Member since: Tue Nov 6, 2007, 08:55 AM
Number of posts: 1,076
Number of posts: 1,076
Early Vote Spinning
Michael P Mc Donald
Associate Professor George Mason University
Now with over 3 million people voting across the country, the campaigns are spinning the early vote. Here are my takeaways so far:
Iowa is firming up for Obama. The early vote confirms the polls showing an Obama lead, but by a narrower margin than 2008. Romney still has time to make up ground, but with over 300,000 people voting the clock is certainly ticking.
The early vote indicates that Florida and Ohio are close. We knew that already.
North Carolina started in-person early voting and the early vote numbers shifted dramatically towards registered Democrats. This is expected, as more registered Democrats voted early than Republicans in 2008 and 2004. A point of interest is that North Carolina allows unregistered voters to register and vote all in "one stop." This has the potential of shifting likely voter models since unregistered voters don't make the likely voter screen.
My detailed analysis follows, based on the raw data I report here.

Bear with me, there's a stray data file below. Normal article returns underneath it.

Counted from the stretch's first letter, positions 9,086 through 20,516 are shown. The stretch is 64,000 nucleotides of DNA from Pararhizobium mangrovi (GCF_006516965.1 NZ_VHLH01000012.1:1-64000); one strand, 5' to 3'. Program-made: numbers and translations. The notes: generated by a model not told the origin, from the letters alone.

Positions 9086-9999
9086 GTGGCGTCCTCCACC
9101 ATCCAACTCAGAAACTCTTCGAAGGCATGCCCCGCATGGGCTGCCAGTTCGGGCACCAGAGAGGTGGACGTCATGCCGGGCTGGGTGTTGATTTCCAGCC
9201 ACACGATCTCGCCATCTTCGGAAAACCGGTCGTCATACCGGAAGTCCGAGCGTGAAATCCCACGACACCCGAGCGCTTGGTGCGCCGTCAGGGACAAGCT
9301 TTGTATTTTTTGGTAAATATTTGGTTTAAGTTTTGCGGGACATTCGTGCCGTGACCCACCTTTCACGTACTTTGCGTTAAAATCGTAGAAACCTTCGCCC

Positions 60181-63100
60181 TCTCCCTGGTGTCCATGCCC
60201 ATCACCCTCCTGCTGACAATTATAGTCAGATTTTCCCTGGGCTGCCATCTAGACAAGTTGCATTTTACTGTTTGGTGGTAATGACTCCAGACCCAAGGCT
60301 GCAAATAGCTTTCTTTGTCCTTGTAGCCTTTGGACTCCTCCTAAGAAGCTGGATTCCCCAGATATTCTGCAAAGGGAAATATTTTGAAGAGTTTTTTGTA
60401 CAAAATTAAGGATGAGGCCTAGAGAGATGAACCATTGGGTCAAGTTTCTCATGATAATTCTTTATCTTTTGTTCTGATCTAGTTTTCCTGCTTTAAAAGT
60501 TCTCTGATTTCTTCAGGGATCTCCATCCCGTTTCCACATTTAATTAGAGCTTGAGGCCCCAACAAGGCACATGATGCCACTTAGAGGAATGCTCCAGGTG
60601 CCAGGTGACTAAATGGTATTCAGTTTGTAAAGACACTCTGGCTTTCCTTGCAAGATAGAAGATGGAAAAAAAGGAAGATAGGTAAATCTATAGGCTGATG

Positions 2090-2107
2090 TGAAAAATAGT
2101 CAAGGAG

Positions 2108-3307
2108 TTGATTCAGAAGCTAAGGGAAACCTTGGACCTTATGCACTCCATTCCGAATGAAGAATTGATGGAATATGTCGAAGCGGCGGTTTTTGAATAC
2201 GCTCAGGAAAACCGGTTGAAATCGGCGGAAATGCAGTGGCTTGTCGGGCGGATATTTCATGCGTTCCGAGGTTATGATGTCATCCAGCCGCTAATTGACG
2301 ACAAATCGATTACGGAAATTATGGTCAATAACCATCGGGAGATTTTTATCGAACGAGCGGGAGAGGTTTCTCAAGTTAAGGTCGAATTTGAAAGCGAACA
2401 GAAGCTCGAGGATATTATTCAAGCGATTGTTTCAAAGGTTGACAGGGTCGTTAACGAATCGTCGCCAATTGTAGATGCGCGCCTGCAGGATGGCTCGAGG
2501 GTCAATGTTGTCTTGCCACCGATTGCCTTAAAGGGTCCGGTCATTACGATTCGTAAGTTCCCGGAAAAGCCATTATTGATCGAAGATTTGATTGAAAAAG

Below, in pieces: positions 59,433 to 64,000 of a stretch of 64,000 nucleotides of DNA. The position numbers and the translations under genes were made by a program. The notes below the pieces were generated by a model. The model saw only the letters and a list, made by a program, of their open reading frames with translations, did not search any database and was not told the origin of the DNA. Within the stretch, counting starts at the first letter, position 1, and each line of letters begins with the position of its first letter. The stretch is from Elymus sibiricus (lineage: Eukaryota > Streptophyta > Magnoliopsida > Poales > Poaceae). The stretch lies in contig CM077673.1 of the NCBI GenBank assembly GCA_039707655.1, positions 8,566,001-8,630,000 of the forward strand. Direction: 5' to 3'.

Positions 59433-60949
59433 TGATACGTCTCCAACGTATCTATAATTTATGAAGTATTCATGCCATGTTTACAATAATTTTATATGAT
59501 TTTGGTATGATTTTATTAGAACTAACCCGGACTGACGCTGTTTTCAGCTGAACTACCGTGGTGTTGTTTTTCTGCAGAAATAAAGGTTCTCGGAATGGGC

(scroll down in article to see state by state analysis,his NC reporting is much
more in sync with what I have thought to be more accurate than Nat'l Polls)
Posted by Dalai_1 | Fri Oct 26, 2012, 10:59 AM (1 replies)
Roll Call Staff
Oct 24 3:33PM
President Barack Obama appears to have wildly outraised his Republican opponent among text message donors, capitalizing on the newly approved digital fundraising option.
Last month, Obama’s campaign reported paying $84,655 in fees to m-Qube Group’s payvia mobile payment service, which manages text-to-donate programs for both presidential campaigns. Mitt Romney’s campaign paid just $1,152, Federal Election Commission records show. The fees — a percentage of the total amount raised via text — suggest that Obama outdid the former Massachusetts governor by about a 73-to-1 ratio among texting donors.
Both candidates launched text-to-donate programs in late August, heralding the newly approved technology as a way to empower small-dollar donors in the post-Citizens United era. A spokesman for the Obama campaign declined to release the total amount raised via text message. The Romney campaign did not return repeated requests for comment.
More from Source:
Posted by Dalai_1 | Wed Oct 24, 2012, 04:04 PM (3 replies)
Our campaign is about inclusiveness, and we’ve always been focused on bringing new people into the process. As our supporters vote early in huge numbers around the country, we have the perfect example: We’re turning out voters who have been traditionally less likely to participate, sometimes called “sporadic” voters.